There are limited data on central and peripheral blood flow, organ perfusion and flow distribution during haemodynamic transitioning immediately after delivery in healthy near-term neonates. We aimed to characterise PI/RI patterns over time in three different organs (brain, gut and kidney) and test them as measures of vascular resistance. Also, we wanted to gather detailed haemodynamic information, such as central cardiac outputs (COs) and PDA status, heart rate (HR), blood pressure (BP), and peripheral oxygen saturation (SpO2). Values for pathological adaptations such as in premature, sick or such with antenatal adverse vascular patterns may be compared in the future.


This is a prospective observational cohort study in healthy or near-term neonates (≥36 weeks of gestation) born at Rockyview General Hospital in Calgary between March and October 2017. Babies were included after notification of the study team by obstetrical staff when suitable labouring mothers had been identified and consented. Infant’s and mother’s characteristics were obtained from their respective charts. Growth status was defined in relation to the Fenton 2013 charts.19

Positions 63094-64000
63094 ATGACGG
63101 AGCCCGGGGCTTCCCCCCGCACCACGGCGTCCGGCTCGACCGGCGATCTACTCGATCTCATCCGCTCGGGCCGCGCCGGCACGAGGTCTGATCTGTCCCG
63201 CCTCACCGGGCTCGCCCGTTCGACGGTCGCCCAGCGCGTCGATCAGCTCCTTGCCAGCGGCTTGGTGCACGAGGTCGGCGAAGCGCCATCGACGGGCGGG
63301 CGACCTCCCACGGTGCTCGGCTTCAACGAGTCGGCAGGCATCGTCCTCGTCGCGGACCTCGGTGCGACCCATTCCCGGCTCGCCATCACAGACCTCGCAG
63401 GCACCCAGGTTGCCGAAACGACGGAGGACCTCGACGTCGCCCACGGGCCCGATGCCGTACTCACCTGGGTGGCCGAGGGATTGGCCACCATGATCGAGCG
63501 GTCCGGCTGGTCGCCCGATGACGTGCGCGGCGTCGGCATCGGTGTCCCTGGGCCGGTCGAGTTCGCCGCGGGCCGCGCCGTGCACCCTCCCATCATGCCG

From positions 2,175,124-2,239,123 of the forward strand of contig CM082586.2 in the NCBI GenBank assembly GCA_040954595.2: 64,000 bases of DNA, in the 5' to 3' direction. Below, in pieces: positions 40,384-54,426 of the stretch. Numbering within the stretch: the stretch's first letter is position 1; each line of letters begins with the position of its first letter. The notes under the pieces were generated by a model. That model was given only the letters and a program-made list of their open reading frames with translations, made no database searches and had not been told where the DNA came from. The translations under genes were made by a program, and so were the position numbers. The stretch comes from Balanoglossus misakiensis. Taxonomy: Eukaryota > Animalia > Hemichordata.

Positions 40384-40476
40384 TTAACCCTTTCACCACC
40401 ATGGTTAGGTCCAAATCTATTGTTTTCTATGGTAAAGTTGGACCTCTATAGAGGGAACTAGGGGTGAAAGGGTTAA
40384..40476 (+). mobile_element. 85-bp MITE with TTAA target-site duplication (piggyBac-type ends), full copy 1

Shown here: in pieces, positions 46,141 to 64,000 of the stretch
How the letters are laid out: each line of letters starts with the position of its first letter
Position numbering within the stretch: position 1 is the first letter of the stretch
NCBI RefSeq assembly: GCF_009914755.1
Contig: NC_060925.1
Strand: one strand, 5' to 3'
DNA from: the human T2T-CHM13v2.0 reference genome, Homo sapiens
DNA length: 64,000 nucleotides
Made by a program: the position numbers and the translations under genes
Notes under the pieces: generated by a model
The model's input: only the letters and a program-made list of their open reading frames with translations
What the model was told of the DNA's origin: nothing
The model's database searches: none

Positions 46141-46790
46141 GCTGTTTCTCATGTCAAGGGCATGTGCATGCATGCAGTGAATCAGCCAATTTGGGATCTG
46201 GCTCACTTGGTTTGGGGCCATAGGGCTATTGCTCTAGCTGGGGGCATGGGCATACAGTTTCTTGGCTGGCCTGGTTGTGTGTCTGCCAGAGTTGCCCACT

Inclusion criteria

Babies born at ≥36 weeks of gestation.

Exclusion criteria

Suspected or confirmed congenital anomaly, palliative condition or factors known to prolong neonatal transitioning20: Maternal selective serotonin re-uptake inhibitor; maternal diabetes, known uterine artery adverse Doppler changes; clinical suspicion of persistent pulmonary hypertension of the newborn.

Study procedure – At each of three time points, within 1–2 hours of delivery (Time 1), at 4–6 hours (Time 2) and 24–48 hours of life, or just before discharge (whichever was earlier, Time 3), the following parameters were obtained.

Echocardiographic assessment of LVO and right ventricular output (RVO), PDA, measured at the pulmonary side: presence, directionality of blood flow (left, right or bidirectional) and size, defining large as >2.0 mm, moderate as 1.5–2.0 mm and small as <1.5 mm. Bidirectional flow was any right-to-left ductal shunt continuing no more than 30% of the cardiac cycle.21 Ultrasound interrogation of the anterior cerebral artery (ACA), superior mesenteric artery (SMA, independent of feeding status) and renal artery (RA).